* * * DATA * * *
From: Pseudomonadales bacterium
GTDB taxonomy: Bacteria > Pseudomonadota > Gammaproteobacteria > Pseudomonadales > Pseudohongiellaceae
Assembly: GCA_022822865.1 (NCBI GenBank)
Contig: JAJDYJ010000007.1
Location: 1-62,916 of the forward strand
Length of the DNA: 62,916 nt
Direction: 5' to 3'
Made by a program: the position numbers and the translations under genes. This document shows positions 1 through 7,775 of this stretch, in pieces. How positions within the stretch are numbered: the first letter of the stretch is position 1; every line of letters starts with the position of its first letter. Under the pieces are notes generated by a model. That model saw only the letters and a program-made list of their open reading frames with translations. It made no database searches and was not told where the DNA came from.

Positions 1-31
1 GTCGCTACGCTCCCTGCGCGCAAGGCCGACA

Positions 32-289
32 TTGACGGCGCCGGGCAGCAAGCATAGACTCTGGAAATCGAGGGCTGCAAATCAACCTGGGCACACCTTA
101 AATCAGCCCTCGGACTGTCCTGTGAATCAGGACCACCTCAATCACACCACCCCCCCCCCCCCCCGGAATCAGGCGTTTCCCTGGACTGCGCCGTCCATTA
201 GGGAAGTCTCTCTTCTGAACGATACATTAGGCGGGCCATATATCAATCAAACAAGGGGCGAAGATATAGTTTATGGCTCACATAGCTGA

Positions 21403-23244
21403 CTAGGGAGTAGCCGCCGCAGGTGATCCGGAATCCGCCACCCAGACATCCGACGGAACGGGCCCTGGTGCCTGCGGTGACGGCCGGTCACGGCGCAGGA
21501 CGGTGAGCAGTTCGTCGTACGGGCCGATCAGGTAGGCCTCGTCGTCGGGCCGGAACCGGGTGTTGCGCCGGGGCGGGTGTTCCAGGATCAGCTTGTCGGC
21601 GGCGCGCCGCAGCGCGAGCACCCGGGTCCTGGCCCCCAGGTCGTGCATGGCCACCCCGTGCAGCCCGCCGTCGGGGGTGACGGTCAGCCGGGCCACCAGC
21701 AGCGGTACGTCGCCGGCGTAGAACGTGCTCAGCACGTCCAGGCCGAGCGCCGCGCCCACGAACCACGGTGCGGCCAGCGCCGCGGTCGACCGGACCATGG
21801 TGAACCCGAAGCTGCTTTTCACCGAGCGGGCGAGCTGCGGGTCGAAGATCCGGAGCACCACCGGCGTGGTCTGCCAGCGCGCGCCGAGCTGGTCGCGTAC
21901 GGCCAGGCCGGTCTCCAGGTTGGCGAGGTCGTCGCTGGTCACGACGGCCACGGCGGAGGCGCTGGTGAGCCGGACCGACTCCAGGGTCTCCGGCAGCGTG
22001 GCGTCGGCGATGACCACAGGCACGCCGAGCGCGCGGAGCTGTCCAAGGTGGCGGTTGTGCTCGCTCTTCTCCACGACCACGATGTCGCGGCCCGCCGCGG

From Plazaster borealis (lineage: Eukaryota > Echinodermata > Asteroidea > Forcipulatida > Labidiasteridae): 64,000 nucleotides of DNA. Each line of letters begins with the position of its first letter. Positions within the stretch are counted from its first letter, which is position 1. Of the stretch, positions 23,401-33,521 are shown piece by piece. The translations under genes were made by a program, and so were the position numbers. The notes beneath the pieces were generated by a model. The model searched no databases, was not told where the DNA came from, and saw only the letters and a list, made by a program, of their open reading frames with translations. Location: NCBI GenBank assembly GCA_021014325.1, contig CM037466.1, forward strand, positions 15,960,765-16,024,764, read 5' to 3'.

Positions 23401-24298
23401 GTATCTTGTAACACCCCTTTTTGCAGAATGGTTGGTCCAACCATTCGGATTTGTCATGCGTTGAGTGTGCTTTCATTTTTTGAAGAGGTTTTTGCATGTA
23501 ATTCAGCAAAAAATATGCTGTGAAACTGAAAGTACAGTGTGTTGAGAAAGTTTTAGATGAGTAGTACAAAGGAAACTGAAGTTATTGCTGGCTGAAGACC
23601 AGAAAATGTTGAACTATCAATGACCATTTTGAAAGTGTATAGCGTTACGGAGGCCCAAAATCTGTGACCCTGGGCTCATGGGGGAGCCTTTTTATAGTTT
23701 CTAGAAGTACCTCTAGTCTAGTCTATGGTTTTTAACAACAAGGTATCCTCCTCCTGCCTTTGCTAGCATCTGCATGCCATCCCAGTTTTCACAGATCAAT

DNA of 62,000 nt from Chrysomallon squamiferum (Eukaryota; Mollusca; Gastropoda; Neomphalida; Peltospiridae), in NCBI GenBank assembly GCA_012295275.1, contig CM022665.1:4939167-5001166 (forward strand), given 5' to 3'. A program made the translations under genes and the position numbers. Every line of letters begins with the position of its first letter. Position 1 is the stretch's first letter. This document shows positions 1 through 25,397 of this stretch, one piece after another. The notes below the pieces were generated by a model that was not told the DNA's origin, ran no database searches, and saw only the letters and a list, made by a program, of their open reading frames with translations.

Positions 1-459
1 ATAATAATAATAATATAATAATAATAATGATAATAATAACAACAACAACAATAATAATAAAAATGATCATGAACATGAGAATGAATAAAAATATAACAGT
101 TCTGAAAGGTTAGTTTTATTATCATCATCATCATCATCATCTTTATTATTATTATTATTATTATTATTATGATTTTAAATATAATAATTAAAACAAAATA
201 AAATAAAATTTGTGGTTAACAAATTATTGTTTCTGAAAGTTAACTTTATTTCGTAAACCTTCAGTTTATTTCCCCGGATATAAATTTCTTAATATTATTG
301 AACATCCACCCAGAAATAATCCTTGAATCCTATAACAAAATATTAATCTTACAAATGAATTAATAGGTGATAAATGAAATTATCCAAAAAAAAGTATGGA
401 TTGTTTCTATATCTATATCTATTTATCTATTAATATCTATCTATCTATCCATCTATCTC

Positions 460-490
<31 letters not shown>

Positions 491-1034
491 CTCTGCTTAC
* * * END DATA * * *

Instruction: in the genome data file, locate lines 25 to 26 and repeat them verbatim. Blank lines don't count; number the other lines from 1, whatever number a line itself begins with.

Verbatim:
23401 GTATCTTGTAACACCCCTTTTTGCAGAATGGTTGGTCCAACCATTCGGATTTGTCATGCGTTGAGTGTGCTTTCATTTTTTGAAGAGGTTTTTGCATGTA
23501 ATTCAGCAAAAAATATGCTGTGAAACTGAAAGTACAGTGTGTTGAGAAAGTTTTAGATGAGTAGTACAAAGGAAACTGAAGTTATTGCTGGCTGAAGACC